Twin-to-twin transfusion

Drug use

Smoking

Teratogen exposure

Trauma (e.g., physical abuse)

Congenital abnormalities


Information from references 4 and 8 through 10.

At least one half of first trimester pregnancy losses are caused by chromosomal abnormalities.12 Results from chorionic villus sampling suggest that this type of abnormality causes up to 85 percent of all miscarriages.8 Less common causes of first trimester loss include maternal illness, luteal phase defect and other hormonal problems (e.g., polycystic ovary syndrome), and intrauterine adhesions.8

The incidence of disorders associated with third trimester pregnancy losses varies greatly from study to study because of differences in the populations surveyed. In addition, many causes are interdependent; for example, maternal hypertension can cause uteroplacental insufficiency and growth restriction.9,10

Etiologies of Second Trimester Pregnancy Loss

Conditions associated with second trimester pregnancy loss overlap those of the first and third trimesters to a certain extent, but some are characteristic of second trimester losses.2 Table 2 lists clinical clues that suggest potential etiologies of second trimester loss, and it suggests further testing and treatments.

Table 2

Diagnostic Approach to the Patient with a Second Trimester Pregnancy Loss

Clinical clues Possible causes Further evaluation Potential action

Recurrent first trimester losses

Chromosomal abnormalities

Fetal autopsy; karyotype analysis

Genetic counseling

Fetal malformation; stillbirth

Chromosomal abnormalities; maternal teratogen exposure; maternal illness

Fetal autopsy; karyotype analysis; maternal blood tests (i.e., glucose, thyroid, liver); maternal history

Genetic counseling; avoidance of teratogens; treatment of maternal illness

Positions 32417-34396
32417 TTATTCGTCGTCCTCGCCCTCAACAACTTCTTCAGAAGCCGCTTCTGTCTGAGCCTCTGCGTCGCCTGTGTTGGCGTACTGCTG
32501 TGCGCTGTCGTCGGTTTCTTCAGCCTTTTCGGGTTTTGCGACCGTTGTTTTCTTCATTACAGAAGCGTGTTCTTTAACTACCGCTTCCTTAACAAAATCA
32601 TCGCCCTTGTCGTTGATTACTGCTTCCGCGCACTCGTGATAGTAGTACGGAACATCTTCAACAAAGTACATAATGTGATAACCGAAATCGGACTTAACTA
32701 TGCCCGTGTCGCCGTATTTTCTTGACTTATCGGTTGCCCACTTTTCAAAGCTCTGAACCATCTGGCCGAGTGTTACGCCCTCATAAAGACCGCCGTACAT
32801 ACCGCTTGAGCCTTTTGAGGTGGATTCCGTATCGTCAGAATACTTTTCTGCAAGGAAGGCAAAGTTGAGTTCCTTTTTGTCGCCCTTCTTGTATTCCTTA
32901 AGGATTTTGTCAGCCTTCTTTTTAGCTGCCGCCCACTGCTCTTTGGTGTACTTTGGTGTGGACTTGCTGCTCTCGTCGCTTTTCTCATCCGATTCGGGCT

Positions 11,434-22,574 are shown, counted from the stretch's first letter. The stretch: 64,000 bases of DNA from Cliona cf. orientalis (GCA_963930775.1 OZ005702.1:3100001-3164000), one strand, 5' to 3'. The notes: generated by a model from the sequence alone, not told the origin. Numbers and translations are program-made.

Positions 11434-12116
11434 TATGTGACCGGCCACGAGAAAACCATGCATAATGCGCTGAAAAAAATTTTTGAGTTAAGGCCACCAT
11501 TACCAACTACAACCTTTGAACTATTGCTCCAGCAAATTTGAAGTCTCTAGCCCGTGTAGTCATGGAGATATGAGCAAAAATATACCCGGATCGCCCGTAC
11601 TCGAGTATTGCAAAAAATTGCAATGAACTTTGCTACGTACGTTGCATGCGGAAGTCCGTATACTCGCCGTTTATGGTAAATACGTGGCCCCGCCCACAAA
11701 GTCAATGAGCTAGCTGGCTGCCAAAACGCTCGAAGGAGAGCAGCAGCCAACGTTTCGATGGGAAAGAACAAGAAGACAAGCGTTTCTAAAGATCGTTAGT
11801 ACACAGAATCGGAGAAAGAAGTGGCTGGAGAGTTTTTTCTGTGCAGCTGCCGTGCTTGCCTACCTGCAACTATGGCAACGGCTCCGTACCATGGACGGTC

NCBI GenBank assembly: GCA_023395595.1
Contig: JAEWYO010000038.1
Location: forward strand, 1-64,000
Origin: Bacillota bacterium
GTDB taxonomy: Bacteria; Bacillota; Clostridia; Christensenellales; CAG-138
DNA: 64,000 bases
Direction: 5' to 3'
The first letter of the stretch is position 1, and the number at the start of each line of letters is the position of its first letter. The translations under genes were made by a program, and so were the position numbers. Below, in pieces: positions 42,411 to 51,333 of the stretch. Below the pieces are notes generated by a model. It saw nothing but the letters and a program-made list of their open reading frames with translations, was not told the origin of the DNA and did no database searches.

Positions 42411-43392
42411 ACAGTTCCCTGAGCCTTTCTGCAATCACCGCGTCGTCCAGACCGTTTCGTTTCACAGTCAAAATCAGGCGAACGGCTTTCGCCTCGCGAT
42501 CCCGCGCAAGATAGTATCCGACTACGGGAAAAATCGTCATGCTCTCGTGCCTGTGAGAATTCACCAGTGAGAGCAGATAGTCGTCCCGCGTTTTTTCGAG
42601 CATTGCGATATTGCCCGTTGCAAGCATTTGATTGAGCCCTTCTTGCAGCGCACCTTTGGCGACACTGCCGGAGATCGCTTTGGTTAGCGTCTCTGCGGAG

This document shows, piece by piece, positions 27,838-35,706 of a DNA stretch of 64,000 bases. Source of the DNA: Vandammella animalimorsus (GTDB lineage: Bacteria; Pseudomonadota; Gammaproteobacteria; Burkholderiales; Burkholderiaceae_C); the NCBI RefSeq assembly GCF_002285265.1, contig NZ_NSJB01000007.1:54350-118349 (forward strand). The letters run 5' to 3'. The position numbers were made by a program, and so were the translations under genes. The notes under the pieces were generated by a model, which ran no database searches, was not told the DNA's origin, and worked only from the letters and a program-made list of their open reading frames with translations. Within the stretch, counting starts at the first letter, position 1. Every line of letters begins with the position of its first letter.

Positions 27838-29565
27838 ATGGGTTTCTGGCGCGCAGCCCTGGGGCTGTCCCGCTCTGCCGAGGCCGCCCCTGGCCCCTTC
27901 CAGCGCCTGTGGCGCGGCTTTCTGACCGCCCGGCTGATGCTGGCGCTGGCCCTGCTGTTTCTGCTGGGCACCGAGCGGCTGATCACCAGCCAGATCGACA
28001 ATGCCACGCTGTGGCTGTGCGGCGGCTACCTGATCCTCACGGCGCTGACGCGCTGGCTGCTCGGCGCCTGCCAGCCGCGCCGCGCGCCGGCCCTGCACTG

Painless rupture of membranes

Cervical insufficiency

Ultrasonography; hysterography

Cervical cerclage

Unexplained loss

Maternal anatomic factors (müllerian duct anomalies, intrauterine adhesions)

Physical examination; ultrasonography; hysterosalpingography; hysteroscopy; pelvic magnetic resonance imaging

Metroplasty or other uterine surgical procedures

Placental abruption

Maternal hypertension; cocaine use; smoking; thrombophilias; physical abuse, trauma

Directed history and physical examination; laboratory evaluation (e.g., blood tests for factor V Leiden, activated protein C resistance, prothrombin G20210A mutation, protein S deficiency); pelvic ultrasonography; toxicology screen

Treatment of maternal illness; substance abuse counseling or intervention

Maternal systemic lupus erythematosus or primary Sjögren's syndrome; cutaneous thrombosis

Antiphospholipid antibody syndrome

Blood tests for lupus anticoagulant and anticardiolipin antibody

Referral; combination aspirin and heparin therapy

Normal fetus, possible maternal history of thrombosis

Thrombophilias

Blood tests for factor V Leiden, activated protein C resistance, prothrombin G20210A mutation, protein S deficiency

Referral; combination aspirin and heparin therapy

Maternal fever, preterm labor, pathologic evidence of placental inflammation

Maternal infection

Maternal (and fetal, if possible) cultures; assays for infectious agents

Antimicrobial agents; avoidance of cat litter and sexually transmitted infections; rubella immunization